I should probably say that arriving in Rhu, Helensburgh at the end of March was a culture shock. Moving from noisy Ibrox, with the football every second week, Orange Walk most weekend during the summer and the (more than) occasional drunken squabble when the pubs shut and ‘rab and mary doll’ stagger back home. But, moving to the country(ish) was something we had dreamt about for a while. I was brought up in the countryside and spent every dry day in the garden or in the woods behind our house building dens. It was an idyllic childhood and one I have often dreamt of replicating for Wee C. So moving here was no culture shock, it felt like we were coming home.
However, not having our family & besties a hop skip and a clockwork orange trip away was going to take a bit of getting used to. When Col-D went back to work, taking the car (we sold our 2nd car a few months before we moved, as we didn’t need it in Glasgow – woops!) I found myself home alone with a babba and rubbish internet. Oooft! So, I decided to get myself out n about as much as possible. So most days I strap Wee C into the Stokke baby carrier (thank you J & A for this!) and go for a walk with Bonnie & Clyde. I must look a right treat to the passers by, as I’m half dragged along the road by our over enthusiastic Collie, whilst ‘wearing’ a baby. But, we are just a 5 minute walk to the sea an our dogs love swimming. So, its worth the 10 minutes of pulling, to get an hour of happy wagging tails!
Before Wee C was born, I promised myself (and anyone who would listen) that I wasn’t going to change, I was going to be the same old Lisa, workaholic, party monster but the mum version. But, guess what? I was full of shit! Ha! I couldn’t wait to do the mummy mingle. I couldn’t wait to strut my stuff with the pram.
However, forcing myself to go out n about, with the aim of making friends was actually pretty daunting. I can still barely remember my first day in secondary school, I can clearly remember the day I moved into my first student flat – and making friends and meeting new people is still a wee bit daunting to me. Don’t get me wrong, I am a business woman and I have to meet new people all the time in a professional capacity. But there is something about making new friends that makes me feel like I’m under a microscope and I’ve been transported back to 1st year (primary, secondary and university!).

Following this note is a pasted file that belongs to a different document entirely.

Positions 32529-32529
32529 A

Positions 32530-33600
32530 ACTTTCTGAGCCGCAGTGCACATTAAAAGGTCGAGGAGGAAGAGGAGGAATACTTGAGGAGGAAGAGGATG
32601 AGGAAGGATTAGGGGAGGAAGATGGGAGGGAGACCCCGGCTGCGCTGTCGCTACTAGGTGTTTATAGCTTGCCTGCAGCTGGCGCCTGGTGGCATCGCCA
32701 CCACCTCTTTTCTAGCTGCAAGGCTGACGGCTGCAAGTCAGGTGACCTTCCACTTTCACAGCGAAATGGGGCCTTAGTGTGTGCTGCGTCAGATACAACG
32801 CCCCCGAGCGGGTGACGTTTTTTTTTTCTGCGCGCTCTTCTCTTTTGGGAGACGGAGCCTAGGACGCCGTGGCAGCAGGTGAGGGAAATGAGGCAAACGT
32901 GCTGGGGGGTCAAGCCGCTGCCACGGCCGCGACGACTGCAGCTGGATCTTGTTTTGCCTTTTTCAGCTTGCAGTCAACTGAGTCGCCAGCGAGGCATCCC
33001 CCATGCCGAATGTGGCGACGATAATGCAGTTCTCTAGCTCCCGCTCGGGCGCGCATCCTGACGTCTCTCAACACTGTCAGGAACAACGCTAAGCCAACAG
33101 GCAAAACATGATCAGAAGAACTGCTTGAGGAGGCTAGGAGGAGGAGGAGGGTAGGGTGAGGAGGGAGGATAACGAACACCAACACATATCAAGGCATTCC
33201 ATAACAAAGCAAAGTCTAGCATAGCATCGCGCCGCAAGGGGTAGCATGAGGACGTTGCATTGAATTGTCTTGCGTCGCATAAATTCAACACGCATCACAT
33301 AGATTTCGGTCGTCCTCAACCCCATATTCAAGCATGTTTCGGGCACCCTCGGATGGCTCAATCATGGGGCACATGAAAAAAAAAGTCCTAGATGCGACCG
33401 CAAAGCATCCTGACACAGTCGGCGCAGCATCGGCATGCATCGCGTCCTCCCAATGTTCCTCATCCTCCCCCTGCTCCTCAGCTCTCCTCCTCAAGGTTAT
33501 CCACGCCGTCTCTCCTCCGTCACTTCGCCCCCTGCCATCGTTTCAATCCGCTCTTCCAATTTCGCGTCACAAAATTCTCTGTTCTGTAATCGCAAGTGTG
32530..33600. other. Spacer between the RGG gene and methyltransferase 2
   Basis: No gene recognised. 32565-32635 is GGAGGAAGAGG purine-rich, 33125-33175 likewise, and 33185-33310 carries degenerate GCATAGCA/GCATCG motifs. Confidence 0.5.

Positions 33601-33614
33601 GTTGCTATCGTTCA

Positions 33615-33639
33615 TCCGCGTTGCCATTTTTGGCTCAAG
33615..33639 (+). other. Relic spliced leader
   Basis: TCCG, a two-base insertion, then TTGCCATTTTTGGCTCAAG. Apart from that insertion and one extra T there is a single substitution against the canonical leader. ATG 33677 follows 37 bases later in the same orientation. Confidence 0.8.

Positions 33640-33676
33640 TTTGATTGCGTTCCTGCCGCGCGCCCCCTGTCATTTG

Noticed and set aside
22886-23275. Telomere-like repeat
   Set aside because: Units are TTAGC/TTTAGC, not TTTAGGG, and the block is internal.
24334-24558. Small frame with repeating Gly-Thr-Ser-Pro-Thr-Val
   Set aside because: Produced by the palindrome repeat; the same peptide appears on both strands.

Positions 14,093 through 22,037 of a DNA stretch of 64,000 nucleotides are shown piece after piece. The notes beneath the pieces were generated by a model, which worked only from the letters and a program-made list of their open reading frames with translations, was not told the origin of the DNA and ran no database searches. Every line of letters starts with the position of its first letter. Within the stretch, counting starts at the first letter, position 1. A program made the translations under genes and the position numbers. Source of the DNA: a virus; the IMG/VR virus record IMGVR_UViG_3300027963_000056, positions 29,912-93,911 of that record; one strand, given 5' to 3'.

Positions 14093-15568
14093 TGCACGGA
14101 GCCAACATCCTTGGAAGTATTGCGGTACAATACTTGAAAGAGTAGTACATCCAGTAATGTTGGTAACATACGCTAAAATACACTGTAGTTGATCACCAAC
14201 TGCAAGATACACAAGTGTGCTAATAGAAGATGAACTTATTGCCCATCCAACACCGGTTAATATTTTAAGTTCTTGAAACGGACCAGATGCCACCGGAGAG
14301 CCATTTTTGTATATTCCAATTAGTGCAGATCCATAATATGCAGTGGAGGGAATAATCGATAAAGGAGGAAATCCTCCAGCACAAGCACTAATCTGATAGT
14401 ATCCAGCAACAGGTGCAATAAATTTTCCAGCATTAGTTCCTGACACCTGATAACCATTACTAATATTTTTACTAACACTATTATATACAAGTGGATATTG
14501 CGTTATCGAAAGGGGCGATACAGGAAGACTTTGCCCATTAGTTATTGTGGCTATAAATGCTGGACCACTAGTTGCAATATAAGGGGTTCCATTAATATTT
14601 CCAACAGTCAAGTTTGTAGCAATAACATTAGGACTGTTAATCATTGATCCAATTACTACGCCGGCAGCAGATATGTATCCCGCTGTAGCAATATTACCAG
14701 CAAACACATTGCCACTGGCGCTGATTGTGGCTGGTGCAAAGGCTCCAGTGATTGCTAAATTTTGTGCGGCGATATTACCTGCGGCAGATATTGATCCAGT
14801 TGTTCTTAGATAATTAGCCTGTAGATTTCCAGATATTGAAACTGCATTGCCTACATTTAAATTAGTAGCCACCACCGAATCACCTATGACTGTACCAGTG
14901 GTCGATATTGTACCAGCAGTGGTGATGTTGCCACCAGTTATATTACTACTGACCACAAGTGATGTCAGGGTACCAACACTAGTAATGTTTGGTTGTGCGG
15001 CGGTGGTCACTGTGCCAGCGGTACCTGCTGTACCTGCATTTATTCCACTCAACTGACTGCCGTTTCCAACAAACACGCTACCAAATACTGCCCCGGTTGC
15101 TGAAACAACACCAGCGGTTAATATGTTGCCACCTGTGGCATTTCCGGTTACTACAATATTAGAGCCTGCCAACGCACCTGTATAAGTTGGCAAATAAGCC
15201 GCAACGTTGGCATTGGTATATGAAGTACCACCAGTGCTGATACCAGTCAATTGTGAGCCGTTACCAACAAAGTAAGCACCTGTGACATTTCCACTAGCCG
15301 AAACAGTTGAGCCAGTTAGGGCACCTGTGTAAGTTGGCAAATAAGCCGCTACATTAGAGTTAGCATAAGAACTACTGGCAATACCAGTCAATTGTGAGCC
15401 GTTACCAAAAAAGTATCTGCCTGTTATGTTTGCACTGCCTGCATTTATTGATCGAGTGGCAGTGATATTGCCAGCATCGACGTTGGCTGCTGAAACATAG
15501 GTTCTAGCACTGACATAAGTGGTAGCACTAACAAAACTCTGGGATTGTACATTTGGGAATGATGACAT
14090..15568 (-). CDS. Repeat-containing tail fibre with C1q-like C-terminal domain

A few times a week I walk the 2 miles into Helensburgh with Wee C in the pram. It’s decent exercise for me (hoping I can walk off the chocolate digestives that I’ve developed an addiction for) and its great to get Wee C out in the fresh sea air! During one of my walks (well a pit stop at the delectable Riverhill) that I met a lovely mummy and her gorgeous wee daughter, who was one week older than Wee C. After a quick chat she told me about a couple of baby classes in the area and we said our goodbyes. So I duly signed us up for Baby Sensory classes and became more excited by the day.
As soon as I walked through the doors, I met the ‘Riverhill mummy’ and my mummy mingling nerves left me. There were about another 12 mums & babbas there, and we were pretty much all in the same boat. So we instantly had something in common. Babies.
No matter how nervous I felt about making new friends, I was reminded that every single mummy in that group was in exactly the same place as me. We were all doing something new. We were all going through the BIGGEST life change we will ever have and we all wanted to connect with other folks in the same situation.
Since then I’ve taken my brave pills and I’ve gone to Bounce N Rhyme, Fun First, Baby Massage and the swimming pool. The Baby Massage class is held just after the breast feeding group, and as someone who managed to breast feed for a two weeks only (my boobs are ornamental only), these earth mummas can be quite intimidating – I feel a bit embarrassed and guilty when I bring along Wee C’s best mate – Tommy (Tommy Tipee that is). Wee C loves every part of it, she cant keep her eyes off the other babies. She smiles, giggles and adores being out and busy and after each session, she has a fantastic snooze! So no matter how far out of my comfort zone I am, its forgotten as soon as I see my beautiful daughter beaming up at me!